“No. But uh, it could probably be talked about first? If it needs to be?”

“Let me hear the rest first. If it’s important enough to derail this, then it should be derailed.”

“Right. So um. I can… psychically… make a pokemon lose all its conditioning.”

Sabrina stares at him a moment. She seems about to speak, pauses, then asks, “When you say all its conditioning…?”

“The actual mental state,” Red says, pulse painfully quick, “Is a total freedom to do anything. No limitations, just… acting on instinct.”

Sabrina closes her eyes, lets out a deep sigh, and covers her eyes with one hand as she rests her head against it. She doesn’t speak for nearly a minute, and Red just quietly watches her, feeling more and more like this might have been a mistake. He tries to think of what to say, but his thoughts are circling uselessly, and he has to resist the urge to take his notebook out to try and give them a direction to move in.

“Who else knows?” the Gym Leader finally asks.

“Blue, Leaf, and a handful of others who were training with him in Vermilion.” He feels a touch of unease giving up their names, but he understands why she’s asking. “I’m honestly surprised it hasn’t gotten out by now.”

“Battle trainers are almost as good at keeping secrets as psychics.” She finally lifts her head up, face weary but gaze calculating. “You used it under the casino?”

Part of him had hoped she wouldn’t guess that, and yet again he’s not surprised by the speed of it. Their survival against trained renegades must have looked miraculous by most experienced eyes. He takes a breath, then says, “Yes.”

“I appreciate your candor, especially knowing that you could convincingly lie about it if you chose.”

She doesn’t seem shocked or horrified. “And I appreciate that you asked, knowing that I could have.” He clears his throat, wishing he’d asked for some water. Well, no reason not to get it now. “Could I have something to drink, please?”

The question has some effect on Sabrina that Red can’t quite place, and she nods and goes to the fridge to fill a pair of glasses. He shifts, uncomfortable in the near-silence. It’s one thing he appreciates about these apartments, the whole building set aside just for them to ensure enough distance for both audial and psychic privacy.

He wonders if he’ll be asked to leave, like Rei, then reminds himself that he’s risking much worse than that and feels his stomach flip. He starts to second guess himself for admitting what he did to the renegades’ pokemon, but no, he can’t “come clean” now and risk it coming out later.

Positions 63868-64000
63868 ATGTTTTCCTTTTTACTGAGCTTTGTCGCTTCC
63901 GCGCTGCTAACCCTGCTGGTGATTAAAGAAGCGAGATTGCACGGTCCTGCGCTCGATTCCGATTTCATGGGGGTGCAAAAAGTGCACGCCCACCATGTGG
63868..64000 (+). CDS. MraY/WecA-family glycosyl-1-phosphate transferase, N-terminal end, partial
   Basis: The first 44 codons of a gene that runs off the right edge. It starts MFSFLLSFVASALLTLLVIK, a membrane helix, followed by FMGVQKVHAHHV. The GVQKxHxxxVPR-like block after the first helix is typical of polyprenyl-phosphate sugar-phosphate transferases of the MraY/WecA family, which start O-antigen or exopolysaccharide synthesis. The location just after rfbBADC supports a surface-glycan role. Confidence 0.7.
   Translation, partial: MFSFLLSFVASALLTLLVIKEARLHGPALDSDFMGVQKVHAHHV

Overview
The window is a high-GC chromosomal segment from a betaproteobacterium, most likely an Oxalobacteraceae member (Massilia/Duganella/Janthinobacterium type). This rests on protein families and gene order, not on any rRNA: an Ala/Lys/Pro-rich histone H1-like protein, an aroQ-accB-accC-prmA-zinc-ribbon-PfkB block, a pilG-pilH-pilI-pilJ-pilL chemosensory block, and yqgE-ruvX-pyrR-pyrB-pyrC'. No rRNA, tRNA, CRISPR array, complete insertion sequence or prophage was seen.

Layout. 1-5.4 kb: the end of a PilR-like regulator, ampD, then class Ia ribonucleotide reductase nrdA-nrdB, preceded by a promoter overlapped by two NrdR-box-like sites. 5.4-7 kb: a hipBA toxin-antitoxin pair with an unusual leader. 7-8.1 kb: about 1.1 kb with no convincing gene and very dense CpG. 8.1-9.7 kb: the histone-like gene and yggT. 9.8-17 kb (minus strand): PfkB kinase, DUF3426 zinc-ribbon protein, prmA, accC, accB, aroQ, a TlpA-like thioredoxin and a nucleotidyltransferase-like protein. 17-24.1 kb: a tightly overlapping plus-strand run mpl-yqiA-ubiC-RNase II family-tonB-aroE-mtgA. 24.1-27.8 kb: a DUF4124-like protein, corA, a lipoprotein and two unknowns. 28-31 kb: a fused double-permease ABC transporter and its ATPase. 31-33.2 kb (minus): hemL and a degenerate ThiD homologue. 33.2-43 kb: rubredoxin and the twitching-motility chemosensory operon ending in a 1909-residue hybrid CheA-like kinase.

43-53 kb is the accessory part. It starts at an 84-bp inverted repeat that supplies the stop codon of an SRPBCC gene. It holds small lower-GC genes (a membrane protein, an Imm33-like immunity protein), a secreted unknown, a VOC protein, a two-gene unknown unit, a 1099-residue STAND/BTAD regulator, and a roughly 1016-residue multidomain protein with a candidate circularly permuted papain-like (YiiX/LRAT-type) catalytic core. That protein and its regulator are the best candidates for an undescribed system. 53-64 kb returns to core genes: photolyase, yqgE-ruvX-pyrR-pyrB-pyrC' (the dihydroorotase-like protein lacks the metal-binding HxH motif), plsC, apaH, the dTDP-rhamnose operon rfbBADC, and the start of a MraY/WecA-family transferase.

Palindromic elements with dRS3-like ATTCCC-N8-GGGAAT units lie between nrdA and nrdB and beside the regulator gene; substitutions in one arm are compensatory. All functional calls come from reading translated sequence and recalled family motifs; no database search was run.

Sabrina returns with a glass for him, which he takes with thanks and begins to drink from. Once she’s seated and sipping from her own glass, he wonders if he should say anything else. Her expression is still deep in thought, and he decides to let her process this at her own pace.

Perhaps a minute passes before her gaze returns to him, and she simply asks, “What do you want from me?”

It’s a strange thing to ask, given what he revealed, but at the same time Red understands why she’s asking it. “I’m not sure,” Red admits. “I’m not asking for protection, exactly. I just thought… this is something that’s going to affect all of us, and I trust you to know better than me what the best way forward is. I figured you had a plan for something like this—”

“What makes you say that?”

“Well, you were asking us to figure it out, the perfect lie I mean. You must have been prepared for the knowledge to leak in case we did?” Unless she expected to compel them all to silence, somehow, which… might not have been too difficult, come to think of it.

Sabrina watches him a moment, then gives a slight smile. “Yes. But this is… rather different.”

“I know. I hope it’s not too much at once.”

“It may very well be. That psychics can lie to other psychics will destabilize a pillar of society, and turn suspicion against many powerful people who are in part where they are because of that lack of suspicion.” He almost asks if that includes her, but no, she won her position through battles. “The ability to turn pokemon against humans will turn that suspicion into fear. Given the circumstances that force this topic to come up, I believe the best option, for now, is to share the latter without the former. Is there any way to plausibly make it so that your ordeal beneath the Casino is when you first discovered the full extent of this ability?”